One can only speculate if Bradley Nowell, the deceased frontman of popular 90s ska punk outfit Sublime, knew about The Great Pacific Garbage Patch when he wrote the lines “I swim but I wish I’d never learned / The water’s too polluted with germs” on their hit single ‘Badfish’.
Knowingly or otherwise, the singer-songwriter foreshadowed a growing environmental tragedy which was recently highlighted again, ironically, by another disaster, the ill-fated Air France Flight 447 that crashed into the Pacific in early June? Initially, investigators thought that they had found pieces of the wreckage but later discovered that it was just plain old ocean garbage.Â
Just when you thought it was safe to go back in the water, scientists are saying that our oceans are increasingly filled with junk – everything from large items like refrigerators and abandoned yachts to fishing nets and plastic bottles. Much of the ocean trash is plastic, which means it won’t go away for hundreds of years, if ever. And while the Air France mix-up happened in the Atlantic, these watery rubbish plots have been surfacing all over the globe.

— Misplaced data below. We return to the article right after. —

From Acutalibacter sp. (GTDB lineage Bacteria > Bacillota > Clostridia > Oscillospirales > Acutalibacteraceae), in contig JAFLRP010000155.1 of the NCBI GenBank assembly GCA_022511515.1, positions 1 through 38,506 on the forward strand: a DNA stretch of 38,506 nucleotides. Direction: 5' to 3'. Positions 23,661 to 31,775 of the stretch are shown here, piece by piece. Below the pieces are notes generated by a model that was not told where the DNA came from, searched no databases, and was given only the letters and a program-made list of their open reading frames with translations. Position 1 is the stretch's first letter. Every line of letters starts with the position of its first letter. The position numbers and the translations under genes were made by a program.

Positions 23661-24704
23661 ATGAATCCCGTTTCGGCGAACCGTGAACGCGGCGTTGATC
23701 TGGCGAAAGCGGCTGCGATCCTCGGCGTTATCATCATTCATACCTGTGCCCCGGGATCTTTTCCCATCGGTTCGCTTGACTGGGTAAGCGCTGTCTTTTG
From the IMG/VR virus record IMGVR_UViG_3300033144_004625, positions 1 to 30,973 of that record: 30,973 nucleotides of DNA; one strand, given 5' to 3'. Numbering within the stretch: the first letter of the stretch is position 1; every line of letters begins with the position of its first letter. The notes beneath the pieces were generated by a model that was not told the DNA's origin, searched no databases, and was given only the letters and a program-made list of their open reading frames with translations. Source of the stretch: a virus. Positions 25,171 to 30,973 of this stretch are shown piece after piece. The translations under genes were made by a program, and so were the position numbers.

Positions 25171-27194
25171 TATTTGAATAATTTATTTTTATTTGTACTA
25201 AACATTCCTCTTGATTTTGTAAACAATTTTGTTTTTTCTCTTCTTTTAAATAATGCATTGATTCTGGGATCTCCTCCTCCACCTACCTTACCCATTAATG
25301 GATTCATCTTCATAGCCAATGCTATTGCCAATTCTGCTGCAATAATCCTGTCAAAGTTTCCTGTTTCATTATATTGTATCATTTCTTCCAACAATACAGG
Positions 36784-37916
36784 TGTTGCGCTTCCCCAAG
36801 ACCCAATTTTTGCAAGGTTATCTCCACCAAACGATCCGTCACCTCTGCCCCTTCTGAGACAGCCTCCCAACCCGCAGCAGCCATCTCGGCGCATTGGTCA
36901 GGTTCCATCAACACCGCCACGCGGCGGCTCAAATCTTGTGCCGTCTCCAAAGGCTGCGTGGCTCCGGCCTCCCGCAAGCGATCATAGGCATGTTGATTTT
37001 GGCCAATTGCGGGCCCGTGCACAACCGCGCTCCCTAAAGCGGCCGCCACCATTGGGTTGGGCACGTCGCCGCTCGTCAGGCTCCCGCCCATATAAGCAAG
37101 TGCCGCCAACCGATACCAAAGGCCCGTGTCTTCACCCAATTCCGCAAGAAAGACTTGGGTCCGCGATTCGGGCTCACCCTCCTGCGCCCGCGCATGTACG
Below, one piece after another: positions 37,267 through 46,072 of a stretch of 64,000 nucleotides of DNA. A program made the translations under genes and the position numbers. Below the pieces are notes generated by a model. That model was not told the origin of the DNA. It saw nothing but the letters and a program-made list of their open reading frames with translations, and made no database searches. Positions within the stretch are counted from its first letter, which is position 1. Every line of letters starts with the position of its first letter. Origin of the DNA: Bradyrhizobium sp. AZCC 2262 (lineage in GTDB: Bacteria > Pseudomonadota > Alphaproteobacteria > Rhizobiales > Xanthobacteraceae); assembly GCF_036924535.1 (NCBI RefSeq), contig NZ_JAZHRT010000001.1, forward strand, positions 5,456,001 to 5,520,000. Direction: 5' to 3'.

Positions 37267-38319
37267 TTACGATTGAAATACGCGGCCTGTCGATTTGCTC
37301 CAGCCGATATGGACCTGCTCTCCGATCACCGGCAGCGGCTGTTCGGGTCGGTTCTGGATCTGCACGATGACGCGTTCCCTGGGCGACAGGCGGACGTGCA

The Great Pacific Garbage Patch, however, remains the largest concentration of trash in the ocean. Although its actual size is unknown – researchers have been studying it for years – some claim that it could be bigger than the continent of North America!
What is known is that the garbage, spread out over many miles, is both afloat on the ocean’s surface AND submerged deep below in the ocean’s bed. This reason alone makes the problem extremely hard to study.
So what can we do about this monumental human f*ck up? Captain Charles Moore, who discovered the garbage patch by accident in 1997 whilst sailing the Pacific, once said a cleanup effort “would bankrupt any country and kill wildlife in the nets as it went.”
Ultimately, more plastic recycling and increased use of biodegradable materials is the best hope for controlling the garbage patch. It’s a simple solution but it seems like the best we can do for now. We need to turn off the taps at the source. Less than 5% of the world’s plastic is recycled and some people buy 3-4 bottled drinks a day. With proper education on the subject, we’d be able to tackle the problem at the core.
To learn more about The Great Pacific Garbage Patch and clean-up efforts by environmental activists, please log on to www.pop.ly/1pdg and watch the youtube below. Changing our behaviour is the first step and as we would imagine Bradley Nowell looking down from his cloud at his beloved ocean would go, “Are you a Badfish too?”